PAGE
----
At the southern entrance is a map to get your bearings. I'd strongly recommend studying this so you can remember what trails lead where. Remember there's almost 500 hectares of bushland so it's no doubt nice to know how you will your way back to the main car park.
We used Google Maps to see where we (the blue dot) were in relation to the park entrance, with all trails clearly labelled. At each fork in the road is a clear signpost naming the trail so it's worth taking note of these. The first junction is between the Nursery break trail and Centre road and it's just one of the many choices of trails you can take within the sprawling eucalypt forest.
Do yourself a favour and study the park map before you start to explore
At the first junction we took the Nursery Break trail which eventually turned into Devils Break road. The devils break trail slowly ascends a steep ridge running along the eastern boundary of the park. Eventually this connects with Tower Break Road one of the highest points of the conservation park which you can recognise by massive power lines running down the mountain like a massive flying fox course.
There's plenty of great views as you ascend the ridge
There are some great views of the bushland and acreage homes along this route so it's worth bringing the camera. At the higher points if you look carefully you can even see a tops of a few of Brisbane's largest skyscrapers through the trees. There are also a few sets of boulders to take a seat and catch your breath. Hot tip: Bring water and a snack. We cursed ourselves for not bringing at least a apple or sandwich, you'll definitely work up a healthy appetite while hiking.
After the excitement of standing under massive power line transformers, we zigzagged back down the steep trail into the gully along the Ugly Gully Break road. The Little Ugly creek (it's not entirely ugly since there's fresh running water) runs parallel to this trail and there are several shallow creek bed crossings, to the delight of an ever-thirsty pooch. We did see a snake basking on the trail in this section of the park and while it quickly slithered away, it's worth watching where you are walking. Eventually the Ugly Gully trail connected to the centre road, a main link back to the main car park.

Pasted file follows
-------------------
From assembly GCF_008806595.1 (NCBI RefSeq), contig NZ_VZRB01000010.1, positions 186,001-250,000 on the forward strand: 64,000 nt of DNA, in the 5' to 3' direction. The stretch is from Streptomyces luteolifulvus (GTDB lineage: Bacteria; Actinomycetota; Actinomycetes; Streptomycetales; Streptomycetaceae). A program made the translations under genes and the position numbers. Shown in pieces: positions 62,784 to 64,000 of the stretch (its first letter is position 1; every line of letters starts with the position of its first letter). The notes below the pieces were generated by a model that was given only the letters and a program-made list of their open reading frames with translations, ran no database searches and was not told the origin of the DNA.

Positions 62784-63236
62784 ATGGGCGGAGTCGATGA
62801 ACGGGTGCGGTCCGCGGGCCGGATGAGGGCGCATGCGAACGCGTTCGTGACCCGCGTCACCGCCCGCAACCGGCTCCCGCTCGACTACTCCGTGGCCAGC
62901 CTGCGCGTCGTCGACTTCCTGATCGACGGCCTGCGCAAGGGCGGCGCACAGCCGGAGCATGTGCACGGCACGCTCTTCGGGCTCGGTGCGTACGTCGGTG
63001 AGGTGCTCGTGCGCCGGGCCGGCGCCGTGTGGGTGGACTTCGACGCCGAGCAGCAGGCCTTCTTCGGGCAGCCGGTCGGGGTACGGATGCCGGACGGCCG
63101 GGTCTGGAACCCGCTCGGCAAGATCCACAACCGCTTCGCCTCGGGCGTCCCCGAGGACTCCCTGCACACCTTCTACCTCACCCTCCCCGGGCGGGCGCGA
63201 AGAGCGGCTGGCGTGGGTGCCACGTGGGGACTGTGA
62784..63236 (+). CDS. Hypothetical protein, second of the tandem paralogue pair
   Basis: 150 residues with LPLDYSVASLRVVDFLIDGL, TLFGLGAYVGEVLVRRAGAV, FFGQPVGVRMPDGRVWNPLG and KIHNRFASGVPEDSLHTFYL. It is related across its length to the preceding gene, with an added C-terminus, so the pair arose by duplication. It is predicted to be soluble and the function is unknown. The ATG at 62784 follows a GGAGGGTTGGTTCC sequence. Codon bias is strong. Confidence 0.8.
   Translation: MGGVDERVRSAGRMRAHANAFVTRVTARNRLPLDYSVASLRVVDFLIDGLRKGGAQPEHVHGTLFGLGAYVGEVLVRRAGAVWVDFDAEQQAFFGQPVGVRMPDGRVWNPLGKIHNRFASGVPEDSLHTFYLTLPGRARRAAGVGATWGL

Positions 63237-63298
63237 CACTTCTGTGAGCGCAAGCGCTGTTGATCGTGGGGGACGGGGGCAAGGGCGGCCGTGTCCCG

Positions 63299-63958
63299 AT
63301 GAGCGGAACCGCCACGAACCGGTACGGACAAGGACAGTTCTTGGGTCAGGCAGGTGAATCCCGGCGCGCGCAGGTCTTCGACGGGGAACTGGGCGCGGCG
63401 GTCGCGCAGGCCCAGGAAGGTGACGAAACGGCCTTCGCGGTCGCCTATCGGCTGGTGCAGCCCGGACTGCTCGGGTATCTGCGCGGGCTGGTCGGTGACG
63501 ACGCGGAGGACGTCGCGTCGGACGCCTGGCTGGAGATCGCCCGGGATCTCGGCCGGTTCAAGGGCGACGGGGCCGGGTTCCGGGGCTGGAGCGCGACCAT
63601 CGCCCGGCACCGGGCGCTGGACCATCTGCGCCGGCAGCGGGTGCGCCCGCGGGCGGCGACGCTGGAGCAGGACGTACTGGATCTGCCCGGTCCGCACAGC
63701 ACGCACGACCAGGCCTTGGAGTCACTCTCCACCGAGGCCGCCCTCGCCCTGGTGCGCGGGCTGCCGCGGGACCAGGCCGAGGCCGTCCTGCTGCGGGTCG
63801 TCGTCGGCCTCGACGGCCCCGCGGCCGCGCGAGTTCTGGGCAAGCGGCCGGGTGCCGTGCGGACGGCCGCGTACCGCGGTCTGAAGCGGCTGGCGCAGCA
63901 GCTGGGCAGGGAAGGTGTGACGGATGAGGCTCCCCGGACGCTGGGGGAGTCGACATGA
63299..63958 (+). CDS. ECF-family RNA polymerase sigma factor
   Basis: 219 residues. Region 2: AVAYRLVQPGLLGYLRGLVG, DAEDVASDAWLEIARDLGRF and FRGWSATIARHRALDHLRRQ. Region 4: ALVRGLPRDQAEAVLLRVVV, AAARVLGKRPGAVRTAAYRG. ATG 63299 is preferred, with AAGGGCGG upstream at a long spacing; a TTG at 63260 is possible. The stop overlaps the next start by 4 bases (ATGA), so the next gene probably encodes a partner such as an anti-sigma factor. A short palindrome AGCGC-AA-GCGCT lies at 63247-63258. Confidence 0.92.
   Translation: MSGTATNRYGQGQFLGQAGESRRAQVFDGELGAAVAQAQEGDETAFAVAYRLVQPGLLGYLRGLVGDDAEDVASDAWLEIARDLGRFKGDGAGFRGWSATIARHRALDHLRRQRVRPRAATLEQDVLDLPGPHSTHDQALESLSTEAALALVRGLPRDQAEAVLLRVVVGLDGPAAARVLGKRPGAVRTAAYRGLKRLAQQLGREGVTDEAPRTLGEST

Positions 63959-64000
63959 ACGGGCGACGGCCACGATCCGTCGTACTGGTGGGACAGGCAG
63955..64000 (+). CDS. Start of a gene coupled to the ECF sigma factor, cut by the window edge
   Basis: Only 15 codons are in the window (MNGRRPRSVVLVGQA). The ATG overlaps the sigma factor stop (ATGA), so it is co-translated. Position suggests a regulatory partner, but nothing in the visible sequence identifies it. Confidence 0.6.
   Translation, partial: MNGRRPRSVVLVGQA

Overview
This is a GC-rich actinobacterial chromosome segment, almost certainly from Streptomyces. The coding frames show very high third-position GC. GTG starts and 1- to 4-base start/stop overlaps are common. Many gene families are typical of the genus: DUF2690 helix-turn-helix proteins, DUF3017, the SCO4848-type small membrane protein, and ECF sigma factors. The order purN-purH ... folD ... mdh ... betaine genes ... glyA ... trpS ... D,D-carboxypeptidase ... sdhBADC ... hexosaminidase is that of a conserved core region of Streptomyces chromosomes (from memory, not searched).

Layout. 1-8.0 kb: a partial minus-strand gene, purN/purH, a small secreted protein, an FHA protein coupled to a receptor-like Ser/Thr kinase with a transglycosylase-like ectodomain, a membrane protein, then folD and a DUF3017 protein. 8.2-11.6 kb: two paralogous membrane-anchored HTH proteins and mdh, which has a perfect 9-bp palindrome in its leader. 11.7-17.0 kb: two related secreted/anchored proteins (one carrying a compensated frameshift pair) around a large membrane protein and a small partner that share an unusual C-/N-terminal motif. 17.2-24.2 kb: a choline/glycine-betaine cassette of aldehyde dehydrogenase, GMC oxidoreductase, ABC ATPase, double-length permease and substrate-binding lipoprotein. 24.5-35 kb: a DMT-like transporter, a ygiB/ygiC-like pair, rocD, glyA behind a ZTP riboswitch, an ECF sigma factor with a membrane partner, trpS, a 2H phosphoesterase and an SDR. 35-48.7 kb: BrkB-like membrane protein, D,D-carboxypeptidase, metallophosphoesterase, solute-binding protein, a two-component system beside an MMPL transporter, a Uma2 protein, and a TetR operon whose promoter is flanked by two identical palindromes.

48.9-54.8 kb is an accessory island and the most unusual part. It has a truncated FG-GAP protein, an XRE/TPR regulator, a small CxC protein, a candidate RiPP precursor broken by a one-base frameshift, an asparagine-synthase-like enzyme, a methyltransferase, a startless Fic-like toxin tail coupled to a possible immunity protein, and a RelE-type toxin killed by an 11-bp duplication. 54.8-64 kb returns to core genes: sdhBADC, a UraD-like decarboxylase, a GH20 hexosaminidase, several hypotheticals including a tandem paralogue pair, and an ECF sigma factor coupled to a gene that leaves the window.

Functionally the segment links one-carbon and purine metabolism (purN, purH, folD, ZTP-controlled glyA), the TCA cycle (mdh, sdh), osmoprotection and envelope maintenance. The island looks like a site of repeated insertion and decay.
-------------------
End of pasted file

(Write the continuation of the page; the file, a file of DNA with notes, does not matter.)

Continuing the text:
The Ugly Creek Trail involves a number of shallow creek crossings
All trails combined, we covered the major eastern and central section of the park, taking us almost 3 hours. There's still so much we didn't cover and the beauty of the park means you can plan your own route beforehand or make it up as you go along.
With tired legs and feeling like we'd also exercised our sense of adventure, I can say hand on heart Moggill Conservation Park is an underrated and often overlooked expanse of beautiful bushland awaiting your discovery.
Next time you feel the need to run for the hills, you can replace towering concrete buildings with towering eucalypt trees. Just 25 minutes away from the heart of the city, even on a Saturday, it's likely that like us, you'll practically have the place all to yourself.